Wednesday, August 8, 2018

That's more like it

Monday started out much better than yesterday did.  Our transport vehicles were only a half hour late, and after loading up, we were on our way to one of the most remote lodges we've ever visited, situated on the fringe of Loango National Park - often called "Africa's Eden" because much of the habitat is virtually untouched by humans.  Along the way, we endured nearly 6 hours of dirt road mayhem that threatened to knock our fillings loose. It's as if Gabon had a contest to see who could build the worst road possible.  Congratulations!

In all fairness, the government hired a Chinese firm to build a highway and bridge system, which ran alongside our dirt road, but when funds disappeared the work stopped.  So if that project is ever completed, it will be another story.  It is also not the worst road we've ever traveled on.  That distinction belongs to a mountain pass in Rwanda, on the other side of Africa, near the headwaters of the Nile river.  If you take the dirt road in Gabon and add giant boulders to it . . . you get the idea.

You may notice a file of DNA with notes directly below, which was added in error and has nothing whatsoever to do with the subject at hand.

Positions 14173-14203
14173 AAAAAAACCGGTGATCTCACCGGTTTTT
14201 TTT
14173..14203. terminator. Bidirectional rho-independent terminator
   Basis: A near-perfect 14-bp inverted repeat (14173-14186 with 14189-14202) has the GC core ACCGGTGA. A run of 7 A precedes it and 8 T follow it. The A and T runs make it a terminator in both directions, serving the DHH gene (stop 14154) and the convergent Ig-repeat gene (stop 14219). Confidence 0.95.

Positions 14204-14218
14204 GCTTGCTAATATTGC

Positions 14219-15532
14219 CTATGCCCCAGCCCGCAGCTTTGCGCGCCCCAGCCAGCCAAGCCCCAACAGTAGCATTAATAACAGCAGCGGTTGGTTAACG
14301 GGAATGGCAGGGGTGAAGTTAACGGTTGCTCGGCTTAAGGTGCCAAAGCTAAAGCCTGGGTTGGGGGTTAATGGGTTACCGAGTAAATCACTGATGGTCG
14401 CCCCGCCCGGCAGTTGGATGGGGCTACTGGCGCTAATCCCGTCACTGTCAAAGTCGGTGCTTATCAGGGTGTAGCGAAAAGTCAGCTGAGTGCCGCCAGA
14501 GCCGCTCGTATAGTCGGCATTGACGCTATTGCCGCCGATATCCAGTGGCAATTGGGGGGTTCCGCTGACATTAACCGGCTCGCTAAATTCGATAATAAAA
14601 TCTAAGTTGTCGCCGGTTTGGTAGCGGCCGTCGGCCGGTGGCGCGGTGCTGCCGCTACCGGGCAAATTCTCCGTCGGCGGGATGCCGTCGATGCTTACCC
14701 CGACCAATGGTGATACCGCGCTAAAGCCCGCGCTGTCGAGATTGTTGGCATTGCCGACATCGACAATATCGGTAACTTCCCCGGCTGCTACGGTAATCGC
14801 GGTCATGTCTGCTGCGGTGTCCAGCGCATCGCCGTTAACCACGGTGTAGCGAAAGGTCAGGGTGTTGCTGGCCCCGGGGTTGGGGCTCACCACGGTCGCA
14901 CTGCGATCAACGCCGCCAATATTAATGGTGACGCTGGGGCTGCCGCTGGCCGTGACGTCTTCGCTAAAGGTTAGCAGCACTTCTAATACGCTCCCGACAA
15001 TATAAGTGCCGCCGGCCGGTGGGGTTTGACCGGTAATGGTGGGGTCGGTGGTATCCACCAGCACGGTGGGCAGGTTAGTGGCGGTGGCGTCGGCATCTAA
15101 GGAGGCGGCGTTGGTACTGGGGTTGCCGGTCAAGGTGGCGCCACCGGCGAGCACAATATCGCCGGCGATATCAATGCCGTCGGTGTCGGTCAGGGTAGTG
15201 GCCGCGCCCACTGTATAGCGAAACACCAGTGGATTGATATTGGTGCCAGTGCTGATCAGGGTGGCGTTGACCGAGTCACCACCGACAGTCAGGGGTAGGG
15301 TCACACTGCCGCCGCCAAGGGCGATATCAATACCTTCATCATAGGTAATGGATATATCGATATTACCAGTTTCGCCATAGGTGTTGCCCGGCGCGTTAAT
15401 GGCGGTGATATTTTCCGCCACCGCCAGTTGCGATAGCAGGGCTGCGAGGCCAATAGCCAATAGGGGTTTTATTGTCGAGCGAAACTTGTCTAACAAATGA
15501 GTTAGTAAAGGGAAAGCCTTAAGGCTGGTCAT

But the peaceful setting at the end of our trek made it all worthwhile.  The Loango Lodge features about a dozen simple, clean bungalows and suites that all face the Iguela Lagoon, a huge brackish body of water that is home to a thriving, diverse ecosystem, featuring chimpanzee, elephant, buffalo, leopard, hippo, gorilla, crocodile, small monkeys and many species of birds and fish.

We settled in for a quick orientation and then had a late lunch - baracuda, cooked vegetables and Ragab, a local beer - all very tasty!  Later, we went on a water safari, which led us to the inlet where the lagoon meets the Atlantic Ocean.  This is a prime area for wildlife viewing, from whale watching, to forest elephants walking on the beach, and even to "surfing" hippos!

Tomorrow we are literally going into uncharted territory to visit a habituated lowland gorilla group. The official map says we will reach the "edge of reliable relief information" as we venture into the dense jungle terrain, led by local pygmy trackers.  Wish us luck!